About 180,500 Minnesotans gained health insurance from last September to this May, with the vast majority getting coverage through one of the state’s public health programs, a report from the University of Minnesota found.That's a 40 percent drop in uninsurance, by the way. Massachusetts—which passed Romneycare in 2007—is the only state in the country with a higher insurance rate. Whatever you did, Minnesota, figure it out so the rest of the states can do it next fall. Of course, a very big difference for this state was that it took the Medicaid expansion, and the largest percentage of newly insured is in one of the public programs funded by the program.
That left just 4.9 percent of all Minnesotans lacking health coverage on May 1, about a month after the federal health law’s first major sign-up deadline. That’s down from 8.9 percent last Sept. 30.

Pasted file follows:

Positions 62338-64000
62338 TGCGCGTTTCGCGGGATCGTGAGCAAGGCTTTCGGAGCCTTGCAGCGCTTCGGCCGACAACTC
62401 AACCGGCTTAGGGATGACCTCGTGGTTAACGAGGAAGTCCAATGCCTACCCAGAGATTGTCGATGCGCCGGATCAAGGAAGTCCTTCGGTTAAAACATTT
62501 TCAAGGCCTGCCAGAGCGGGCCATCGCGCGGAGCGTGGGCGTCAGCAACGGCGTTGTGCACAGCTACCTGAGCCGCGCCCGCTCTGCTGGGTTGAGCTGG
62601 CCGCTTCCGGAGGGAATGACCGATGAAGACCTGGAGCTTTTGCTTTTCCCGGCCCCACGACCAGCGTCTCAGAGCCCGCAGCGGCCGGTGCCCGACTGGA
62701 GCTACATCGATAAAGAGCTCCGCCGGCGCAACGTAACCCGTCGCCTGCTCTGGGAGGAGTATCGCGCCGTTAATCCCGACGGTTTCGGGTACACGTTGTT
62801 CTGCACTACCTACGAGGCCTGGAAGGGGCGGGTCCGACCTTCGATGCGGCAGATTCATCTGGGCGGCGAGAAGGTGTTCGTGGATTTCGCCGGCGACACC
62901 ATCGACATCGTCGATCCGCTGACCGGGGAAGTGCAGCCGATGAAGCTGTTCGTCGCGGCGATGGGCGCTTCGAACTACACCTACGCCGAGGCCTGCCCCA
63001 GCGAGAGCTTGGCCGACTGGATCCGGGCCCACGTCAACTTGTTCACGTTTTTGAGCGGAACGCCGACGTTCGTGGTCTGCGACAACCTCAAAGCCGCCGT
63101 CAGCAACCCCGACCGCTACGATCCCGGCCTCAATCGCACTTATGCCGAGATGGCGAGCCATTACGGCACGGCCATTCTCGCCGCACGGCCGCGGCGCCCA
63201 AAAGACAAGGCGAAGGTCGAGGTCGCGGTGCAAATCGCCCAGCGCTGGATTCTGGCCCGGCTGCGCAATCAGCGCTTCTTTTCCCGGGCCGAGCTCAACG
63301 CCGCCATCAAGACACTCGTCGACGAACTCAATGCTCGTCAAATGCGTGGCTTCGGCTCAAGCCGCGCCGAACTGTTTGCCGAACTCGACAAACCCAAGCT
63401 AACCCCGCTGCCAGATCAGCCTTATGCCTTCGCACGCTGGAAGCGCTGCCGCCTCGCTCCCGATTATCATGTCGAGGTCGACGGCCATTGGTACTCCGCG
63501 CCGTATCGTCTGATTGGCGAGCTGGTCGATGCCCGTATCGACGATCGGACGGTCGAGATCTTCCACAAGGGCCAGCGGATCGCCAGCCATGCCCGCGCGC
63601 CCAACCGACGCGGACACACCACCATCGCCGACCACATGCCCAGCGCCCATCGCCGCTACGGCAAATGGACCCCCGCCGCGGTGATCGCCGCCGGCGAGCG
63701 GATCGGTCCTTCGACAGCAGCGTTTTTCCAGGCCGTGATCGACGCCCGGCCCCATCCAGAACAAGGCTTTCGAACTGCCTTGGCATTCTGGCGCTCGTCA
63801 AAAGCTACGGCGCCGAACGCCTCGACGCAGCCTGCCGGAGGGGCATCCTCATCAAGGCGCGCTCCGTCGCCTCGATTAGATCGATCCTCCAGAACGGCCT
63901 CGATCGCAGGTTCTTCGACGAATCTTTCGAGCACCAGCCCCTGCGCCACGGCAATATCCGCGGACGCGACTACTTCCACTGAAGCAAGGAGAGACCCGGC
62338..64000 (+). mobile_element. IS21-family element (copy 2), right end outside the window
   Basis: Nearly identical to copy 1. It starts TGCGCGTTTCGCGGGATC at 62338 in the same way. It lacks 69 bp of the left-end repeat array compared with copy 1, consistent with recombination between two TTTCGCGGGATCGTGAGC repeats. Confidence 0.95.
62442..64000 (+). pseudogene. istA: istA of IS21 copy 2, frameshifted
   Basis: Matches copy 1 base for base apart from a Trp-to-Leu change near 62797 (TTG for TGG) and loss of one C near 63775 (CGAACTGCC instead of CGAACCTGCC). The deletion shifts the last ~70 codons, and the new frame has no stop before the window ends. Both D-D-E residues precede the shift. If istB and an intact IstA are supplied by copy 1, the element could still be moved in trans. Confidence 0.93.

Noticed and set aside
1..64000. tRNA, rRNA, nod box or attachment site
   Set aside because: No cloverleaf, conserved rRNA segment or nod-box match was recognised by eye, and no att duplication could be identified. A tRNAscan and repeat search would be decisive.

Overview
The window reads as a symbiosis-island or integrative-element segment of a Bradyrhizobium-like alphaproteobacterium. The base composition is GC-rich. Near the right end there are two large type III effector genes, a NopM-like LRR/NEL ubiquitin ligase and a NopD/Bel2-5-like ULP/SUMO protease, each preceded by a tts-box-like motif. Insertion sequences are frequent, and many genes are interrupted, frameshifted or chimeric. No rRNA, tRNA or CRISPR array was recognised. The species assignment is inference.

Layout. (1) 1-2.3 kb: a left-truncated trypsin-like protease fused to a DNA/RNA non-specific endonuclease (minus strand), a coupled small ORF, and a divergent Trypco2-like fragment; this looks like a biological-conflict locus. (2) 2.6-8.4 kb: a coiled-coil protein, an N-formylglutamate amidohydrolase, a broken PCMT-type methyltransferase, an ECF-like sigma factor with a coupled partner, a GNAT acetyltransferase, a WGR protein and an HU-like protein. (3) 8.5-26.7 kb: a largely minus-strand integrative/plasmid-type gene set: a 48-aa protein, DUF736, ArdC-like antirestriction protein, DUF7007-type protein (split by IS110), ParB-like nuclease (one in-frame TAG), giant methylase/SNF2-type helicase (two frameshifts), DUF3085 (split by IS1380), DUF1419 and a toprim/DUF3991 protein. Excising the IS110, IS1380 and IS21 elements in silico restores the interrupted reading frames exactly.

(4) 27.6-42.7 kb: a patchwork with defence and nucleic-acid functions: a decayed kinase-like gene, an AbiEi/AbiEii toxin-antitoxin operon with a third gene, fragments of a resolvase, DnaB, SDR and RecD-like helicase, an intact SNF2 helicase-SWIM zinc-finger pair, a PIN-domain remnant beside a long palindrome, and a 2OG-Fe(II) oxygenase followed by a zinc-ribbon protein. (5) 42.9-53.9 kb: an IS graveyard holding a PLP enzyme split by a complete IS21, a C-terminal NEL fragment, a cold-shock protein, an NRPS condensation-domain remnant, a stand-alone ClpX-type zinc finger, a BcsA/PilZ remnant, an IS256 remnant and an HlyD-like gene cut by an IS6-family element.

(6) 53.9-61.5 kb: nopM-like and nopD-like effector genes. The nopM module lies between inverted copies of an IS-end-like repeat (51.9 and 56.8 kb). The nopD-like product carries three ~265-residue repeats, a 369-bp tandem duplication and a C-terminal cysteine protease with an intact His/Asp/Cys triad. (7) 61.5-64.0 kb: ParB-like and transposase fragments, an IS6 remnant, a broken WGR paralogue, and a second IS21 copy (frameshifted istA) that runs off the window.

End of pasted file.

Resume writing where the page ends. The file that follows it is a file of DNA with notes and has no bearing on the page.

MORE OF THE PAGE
“A change in the uninsurance rate like this is pretty much unprecedented in Minnesota,” said Julie Sonier of the university’s State Health Access Data Assistance Center and a co-author of the report. […]
“People haven’t enrolled in such large numbers before in such a short period of time, so there was something else going on during the open enrollment period,” Sonier said. “Whether it was awareness of the individual mandate or far more intensive, effective outreach ... something really got these people in the door where other attempts to do so had not been successful.”